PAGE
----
A Call to Counting

It is generally accepted that our "community" has grown. But by how much? And in what way. In order to get a quantitative handle on the situation I suggest the taking of a census. I believe now is a good time for us as a community to take stock of what "googology" has become.

Initially there was only a handful of people who were responsible for the content that this wiki had become the depository for. The very first googolism's added to the wiki appear to be googol, followed a mere 12 minutes later by googolplex, the joint work of Mr. Kasner and his nephew Milton. Some of the earliest googolism's, added mere days after the inception of the wiki, was the work of one Jonathan Bowers, even though he has never identified himself as a "googologist". Andre Joyce served as an early source, providing the name "googology" for the "subject" as well as being the first person to self identify as a "googologist". Robert Munafo provided a website that served as one of the first compilations of information on large number names and notations, and early pioneers, such as myself and Chris Bird, began to expand upon the work of Bowers, albeit in different directions. (Chris Birds work was instrumental in providing formal notation that eventually inspired Bowers to create a explicit notation up to tetrational arrays, and my work provided a framework for what it meant to be a practicing "googologist"). At this early stage there was only a handful of "googological" websites, and self-proclaimed "googologists". In fact other than myself and Joyce I don't believe anyone else adopted the label at this point.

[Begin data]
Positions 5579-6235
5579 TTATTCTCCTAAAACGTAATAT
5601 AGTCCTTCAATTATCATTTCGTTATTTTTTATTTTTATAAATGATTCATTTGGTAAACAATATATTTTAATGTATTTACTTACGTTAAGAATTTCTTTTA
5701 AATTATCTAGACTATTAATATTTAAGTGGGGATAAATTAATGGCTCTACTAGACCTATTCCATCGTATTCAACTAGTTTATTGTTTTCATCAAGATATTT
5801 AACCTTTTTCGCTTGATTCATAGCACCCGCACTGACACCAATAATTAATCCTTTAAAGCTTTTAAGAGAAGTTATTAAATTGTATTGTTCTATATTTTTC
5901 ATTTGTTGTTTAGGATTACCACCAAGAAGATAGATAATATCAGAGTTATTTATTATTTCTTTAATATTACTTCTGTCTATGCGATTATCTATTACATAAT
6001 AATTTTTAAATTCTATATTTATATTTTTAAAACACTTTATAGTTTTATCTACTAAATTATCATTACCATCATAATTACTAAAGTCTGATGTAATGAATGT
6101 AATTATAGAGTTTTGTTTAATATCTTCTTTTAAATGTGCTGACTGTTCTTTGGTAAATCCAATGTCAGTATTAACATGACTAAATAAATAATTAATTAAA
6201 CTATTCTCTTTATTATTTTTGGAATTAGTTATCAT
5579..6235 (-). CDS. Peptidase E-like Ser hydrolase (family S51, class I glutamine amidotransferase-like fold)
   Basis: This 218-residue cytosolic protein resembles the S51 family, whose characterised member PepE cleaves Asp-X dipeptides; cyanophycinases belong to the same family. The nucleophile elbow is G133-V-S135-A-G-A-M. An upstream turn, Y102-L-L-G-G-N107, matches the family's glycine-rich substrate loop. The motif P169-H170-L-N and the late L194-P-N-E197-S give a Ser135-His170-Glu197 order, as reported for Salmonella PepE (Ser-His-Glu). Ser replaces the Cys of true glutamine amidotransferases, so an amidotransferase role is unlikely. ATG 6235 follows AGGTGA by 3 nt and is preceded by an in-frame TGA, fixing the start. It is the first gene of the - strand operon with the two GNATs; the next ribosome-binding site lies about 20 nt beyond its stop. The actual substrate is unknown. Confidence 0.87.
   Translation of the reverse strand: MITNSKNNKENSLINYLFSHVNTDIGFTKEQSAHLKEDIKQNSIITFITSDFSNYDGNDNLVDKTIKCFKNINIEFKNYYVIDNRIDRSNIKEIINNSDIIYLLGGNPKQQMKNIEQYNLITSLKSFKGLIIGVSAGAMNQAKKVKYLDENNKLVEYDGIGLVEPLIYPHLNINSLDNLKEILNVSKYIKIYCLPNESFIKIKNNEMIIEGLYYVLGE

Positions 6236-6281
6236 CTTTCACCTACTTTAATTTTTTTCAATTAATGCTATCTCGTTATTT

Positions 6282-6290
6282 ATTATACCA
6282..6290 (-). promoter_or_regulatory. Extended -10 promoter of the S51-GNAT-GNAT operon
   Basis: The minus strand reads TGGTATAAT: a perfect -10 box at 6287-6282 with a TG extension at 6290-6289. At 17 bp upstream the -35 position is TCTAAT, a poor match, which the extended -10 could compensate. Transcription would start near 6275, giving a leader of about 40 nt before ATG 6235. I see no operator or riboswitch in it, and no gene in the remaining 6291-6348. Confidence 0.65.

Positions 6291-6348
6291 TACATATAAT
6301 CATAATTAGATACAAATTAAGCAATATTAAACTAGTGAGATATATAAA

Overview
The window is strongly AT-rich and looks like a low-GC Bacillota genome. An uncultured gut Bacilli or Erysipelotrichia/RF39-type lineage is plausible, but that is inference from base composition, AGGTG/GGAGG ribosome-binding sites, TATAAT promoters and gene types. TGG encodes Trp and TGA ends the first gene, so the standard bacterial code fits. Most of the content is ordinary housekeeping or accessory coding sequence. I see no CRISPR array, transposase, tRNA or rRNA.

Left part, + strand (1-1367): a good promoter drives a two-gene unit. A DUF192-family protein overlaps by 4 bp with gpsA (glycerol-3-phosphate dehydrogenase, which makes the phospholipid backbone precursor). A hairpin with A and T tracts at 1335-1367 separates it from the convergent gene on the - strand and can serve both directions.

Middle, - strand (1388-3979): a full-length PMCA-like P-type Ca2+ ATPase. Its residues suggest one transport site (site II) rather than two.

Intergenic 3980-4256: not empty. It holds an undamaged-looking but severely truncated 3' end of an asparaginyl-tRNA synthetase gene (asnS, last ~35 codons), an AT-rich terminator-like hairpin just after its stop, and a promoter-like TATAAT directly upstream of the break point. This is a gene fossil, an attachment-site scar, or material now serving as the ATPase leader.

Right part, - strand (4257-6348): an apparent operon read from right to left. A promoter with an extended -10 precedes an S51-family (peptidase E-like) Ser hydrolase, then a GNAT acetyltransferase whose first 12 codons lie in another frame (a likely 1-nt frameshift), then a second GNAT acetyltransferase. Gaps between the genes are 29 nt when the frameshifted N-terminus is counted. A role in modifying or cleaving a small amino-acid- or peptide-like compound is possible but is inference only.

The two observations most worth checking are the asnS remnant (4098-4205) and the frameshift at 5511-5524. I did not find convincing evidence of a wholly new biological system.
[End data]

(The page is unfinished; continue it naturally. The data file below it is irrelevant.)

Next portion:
Then came the "2nd wave", so to speak. Now people began rushing in, fully embracing the "googologist" moniker, creating systems and then names within those systems, following the tradition established by Bowers and worked and expanded upon by myself. A series of new notations, new number names and new googologists showed up. A handful of these were great additions to the googological databanks, and the creators created the second wave of googology sites. This 2nd wave never really stopped. It continued to grow, and new "googology sites" began to pop up at an increasing rate until there was a bit of a saturation point at which the wiki no longer reflected the entirety of available information on the internet. This is kind of where we stand today, with the exact number of googology websites and individuals claiming to be "googologists" unknown, but which could easily number in the dozens.